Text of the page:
“We call upon the Chinese government to adhere to its own constitution and respect these principles at the heart of the ethnic Tibetan identity, they must allow the Tibetan language to be respectfully taught in all of Tibet,” said Vasallo.

Woman’s inhumanity to woman!

“Are women oppressed? Yes. Do oppressed people internalize their oppressors’ attitudes? Without a doubt. Prejudice must first be acknowledged before it can be resisted or overcome.” Phyllis Chesler

Chesler urges us to look within, to treat other women realistically, ethically, and kindly, and to forge bold and compassionate alliances. This is a necessary next step for women, without which they will never be liberated.

The patriarchy system has been overpowering men and women on both sides. It makes it impossible for some men to realize the sexism that exists and makes it almost impossible for women to be counterproductive and overcome it. Perhaps Buddhism has some insight in allowing us (all sexes) to understand each other better. Separating women and men work against the core foundation of equality that feminism was built upon. It doesn’t help to unity and understanding to the table. It might be more productive to take out the aspects of the biological differences and theories we were born into and focus on behavioral studies of individual men, women, transgendered people around the world and hear them out. Listening might help in this case- more than judgments deciding conclusions. We all have our demons, our bad habits exists by mostly circumstance so we need guidance from each other and from ourselves to direct the bad habits to an exit sign and find the right entrance, one that works for us anyway. It’s not women or men that bring us down, its our own self, and though it might be extremely difficult for us to overcome our demons, making the attempt is a start, and with every start you begin a journey. My way of overcoming sexism is to fight the system, not its people. Perhaps i’m a dreamer, but really as Lennon said “I’m not the only one.” Oh yes, Yoko helped too… of course she did, she is a hero in her bad self, not a heroine or a damn SHERO! She’s a hero, and yes she does deserve the title. I’ll end this entry with a good video of diversity working for the better with all worlds of music, race, gender and nation – all for one good cause!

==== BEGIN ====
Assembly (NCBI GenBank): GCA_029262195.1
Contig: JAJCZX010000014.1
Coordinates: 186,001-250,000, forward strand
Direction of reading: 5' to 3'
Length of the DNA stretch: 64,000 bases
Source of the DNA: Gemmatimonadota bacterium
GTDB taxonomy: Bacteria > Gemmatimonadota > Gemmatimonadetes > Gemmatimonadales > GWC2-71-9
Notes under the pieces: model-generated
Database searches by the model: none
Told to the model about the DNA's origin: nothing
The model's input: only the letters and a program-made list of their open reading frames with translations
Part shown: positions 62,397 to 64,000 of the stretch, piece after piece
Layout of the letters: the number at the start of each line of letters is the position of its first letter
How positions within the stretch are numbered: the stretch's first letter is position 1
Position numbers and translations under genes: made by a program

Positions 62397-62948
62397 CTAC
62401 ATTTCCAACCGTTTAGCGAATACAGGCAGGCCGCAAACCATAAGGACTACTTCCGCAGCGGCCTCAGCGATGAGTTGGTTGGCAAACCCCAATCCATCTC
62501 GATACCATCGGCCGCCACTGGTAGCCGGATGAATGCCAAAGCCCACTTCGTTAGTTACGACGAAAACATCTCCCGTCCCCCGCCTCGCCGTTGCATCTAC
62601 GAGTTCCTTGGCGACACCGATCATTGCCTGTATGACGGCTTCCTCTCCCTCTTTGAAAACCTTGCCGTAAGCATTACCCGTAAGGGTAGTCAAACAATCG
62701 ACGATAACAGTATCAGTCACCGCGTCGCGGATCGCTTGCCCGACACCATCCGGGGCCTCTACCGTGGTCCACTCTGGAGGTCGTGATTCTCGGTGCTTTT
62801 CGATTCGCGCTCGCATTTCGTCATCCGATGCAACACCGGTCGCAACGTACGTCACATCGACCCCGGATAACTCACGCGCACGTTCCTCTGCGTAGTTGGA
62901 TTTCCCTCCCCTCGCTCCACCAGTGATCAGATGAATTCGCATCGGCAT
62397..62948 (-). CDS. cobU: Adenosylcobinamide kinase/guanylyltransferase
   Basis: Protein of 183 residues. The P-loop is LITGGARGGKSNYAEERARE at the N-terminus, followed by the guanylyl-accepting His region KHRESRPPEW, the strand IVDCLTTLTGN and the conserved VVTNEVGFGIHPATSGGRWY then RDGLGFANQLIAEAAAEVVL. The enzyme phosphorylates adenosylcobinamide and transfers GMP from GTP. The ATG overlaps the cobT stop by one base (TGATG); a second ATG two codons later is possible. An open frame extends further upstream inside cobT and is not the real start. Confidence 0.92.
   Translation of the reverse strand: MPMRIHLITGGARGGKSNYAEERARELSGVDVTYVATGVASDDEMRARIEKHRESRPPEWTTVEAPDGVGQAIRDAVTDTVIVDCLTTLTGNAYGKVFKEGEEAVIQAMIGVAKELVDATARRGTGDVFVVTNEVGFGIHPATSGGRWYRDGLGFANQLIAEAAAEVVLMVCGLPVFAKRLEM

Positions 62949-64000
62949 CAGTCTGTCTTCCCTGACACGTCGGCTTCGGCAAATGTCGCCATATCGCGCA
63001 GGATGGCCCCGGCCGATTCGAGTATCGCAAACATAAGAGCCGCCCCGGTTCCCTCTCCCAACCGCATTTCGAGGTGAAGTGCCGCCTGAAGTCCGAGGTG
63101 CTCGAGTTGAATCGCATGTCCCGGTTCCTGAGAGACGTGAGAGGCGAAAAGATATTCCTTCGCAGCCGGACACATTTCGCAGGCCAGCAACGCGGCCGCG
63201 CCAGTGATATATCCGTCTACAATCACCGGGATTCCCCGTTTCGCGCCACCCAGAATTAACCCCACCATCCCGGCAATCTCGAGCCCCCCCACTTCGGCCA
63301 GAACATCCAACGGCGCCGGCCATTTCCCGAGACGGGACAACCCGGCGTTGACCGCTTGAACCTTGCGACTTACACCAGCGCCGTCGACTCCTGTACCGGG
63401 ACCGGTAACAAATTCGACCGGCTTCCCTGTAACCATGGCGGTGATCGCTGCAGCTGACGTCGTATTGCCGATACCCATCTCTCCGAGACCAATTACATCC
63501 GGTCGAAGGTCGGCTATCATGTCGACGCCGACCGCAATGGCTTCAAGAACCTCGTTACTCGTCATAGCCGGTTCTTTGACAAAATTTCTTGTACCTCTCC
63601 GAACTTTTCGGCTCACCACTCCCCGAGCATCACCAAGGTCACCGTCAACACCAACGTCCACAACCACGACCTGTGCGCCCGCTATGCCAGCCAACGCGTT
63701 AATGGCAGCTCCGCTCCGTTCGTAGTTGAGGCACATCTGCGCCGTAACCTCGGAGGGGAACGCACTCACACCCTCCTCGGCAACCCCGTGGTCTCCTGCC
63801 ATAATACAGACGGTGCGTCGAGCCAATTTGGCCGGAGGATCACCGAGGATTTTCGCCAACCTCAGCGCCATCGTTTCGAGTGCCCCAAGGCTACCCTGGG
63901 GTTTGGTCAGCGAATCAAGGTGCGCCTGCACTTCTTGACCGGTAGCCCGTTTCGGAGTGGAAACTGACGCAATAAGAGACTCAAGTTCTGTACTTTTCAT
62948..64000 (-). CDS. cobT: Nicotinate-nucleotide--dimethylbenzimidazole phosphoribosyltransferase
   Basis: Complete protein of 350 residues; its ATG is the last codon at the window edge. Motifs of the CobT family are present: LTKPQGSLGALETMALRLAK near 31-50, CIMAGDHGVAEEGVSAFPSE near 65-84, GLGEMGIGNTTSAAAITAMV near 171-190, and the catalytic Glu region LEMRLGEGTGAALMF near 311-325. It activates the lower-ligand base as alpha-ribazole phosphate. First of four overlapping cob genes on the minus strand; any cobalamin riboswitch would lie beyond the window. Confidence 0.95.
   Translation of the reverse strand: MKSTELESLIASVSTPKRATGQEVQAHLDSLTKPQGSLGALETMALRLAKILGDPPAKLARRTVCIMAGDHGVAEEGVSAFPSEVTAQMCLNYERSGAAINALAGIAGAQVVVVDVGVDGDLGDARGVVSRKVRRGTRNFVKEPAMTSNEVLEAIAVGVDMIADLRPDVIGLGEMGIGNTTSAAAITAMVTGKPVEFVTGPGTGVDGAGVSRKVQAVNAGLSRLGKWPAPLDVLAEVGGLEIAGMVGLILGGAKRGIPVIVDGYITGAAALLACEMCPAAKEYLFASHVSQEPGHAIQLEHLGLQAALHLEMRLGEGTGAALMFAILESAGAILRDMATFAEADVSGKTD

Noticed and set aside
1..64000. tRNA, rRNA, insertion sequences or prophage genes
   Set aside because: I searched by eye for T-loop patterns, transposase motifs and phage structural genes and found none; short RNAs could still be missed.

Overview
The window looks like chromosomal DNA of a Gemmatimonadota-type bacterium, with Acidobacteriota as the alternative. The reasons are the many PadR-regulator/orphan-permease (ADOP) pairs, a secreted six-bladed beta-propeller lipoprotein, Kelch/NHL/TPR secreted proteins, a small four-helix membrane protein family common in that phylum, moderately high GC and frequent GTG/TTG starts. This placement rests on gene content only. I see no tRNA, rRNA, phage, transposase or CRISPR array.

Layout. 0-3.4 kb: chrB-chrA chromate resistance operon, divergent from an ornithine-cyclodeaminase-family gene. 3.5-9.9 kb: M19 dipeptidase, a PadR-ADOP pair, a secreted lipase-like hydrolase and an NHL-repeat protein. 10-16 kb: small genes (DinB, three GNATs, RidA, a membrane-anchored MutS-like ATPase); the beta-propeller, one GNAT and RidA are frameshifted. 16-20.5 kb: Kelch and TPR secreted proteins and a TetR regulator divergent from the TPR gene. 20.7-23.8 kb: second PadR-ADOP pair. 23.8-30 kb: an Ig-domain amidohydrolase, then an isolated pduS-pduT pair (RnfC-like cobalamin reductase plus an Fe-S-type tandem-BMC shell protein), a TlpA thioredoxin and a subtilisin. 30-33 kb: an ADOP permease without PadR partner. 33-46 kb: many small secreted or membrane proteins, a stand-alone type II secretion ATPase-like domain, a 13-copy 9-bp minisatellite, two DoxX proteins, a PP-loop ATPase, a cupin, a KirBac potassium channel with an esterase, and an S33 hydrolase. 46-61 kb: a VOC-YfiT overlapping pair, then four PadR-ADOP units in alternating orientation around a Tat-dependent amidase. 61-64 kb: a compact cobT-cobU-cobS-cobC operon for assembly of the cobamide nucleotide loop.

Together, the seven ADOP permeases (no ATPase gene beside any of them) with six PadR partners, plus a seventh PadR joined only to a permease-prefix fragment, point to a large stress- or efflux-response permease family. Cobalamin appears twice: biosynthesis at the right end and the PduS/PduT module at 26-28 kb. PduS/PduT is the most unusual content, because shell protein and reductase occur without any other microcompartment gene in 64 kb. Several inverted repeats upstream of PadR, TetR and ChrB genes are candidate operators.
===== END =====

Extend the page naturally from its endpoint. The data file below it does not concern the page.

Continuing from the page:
A second look @ the homeless around the corner!

Standing by her shopping cart, tired, dirty and winded, the homeless woman with a stack of newspapers walks slowly to almost everyone in the passing only to find them walking away from her with strange looks mixed with some shy awkward smiles.

She has her dirty blonde hair tied up with a thick black sweater and torn jeans in the middle of Shattuck, Downtown Berkeley- that also on a sunny Sunday morning when almost everyone is in smiles trying to enjoy the day.

“Please take a paper and spare some change”… “I have not had anything to eat today,” said the poor homeless lady trading newspapers for dimes at a busy corner.

Curious to know her story, I stood next to her and traded a quarter for a paper.  The newspaper was titled Street Spirits. According to their website, its a “publication of the American Friends Service Committee (AFSC) that reports extensively on homelessness, poverty, economic inequality, welfare issues, human rights issues and the struggle for social justice. For the past 10 years, Street Spirit has been dedicated to empowering poor and homeless people and giving a voice to the voiceless, at a time when the voices of the poor are virtually locked out of the mainstream media.”

Her name was Joann Knott, 46 years of age and a single mother of a 16-year-old boy. The two were living in a nice house back in Detroit, Michigan just five years ago before becoming homeless in Berkeley.

Ms. Knott was employed as a “Professional Petitions Consultant” with a firm that works to organize and operate petition drives for organizations wishing to gain support on bills introduced in the area.

Ms. Knott arrived in California four years ago in pursuit of a job as a Professional Petitions Consultant here, and hoping to start her own business.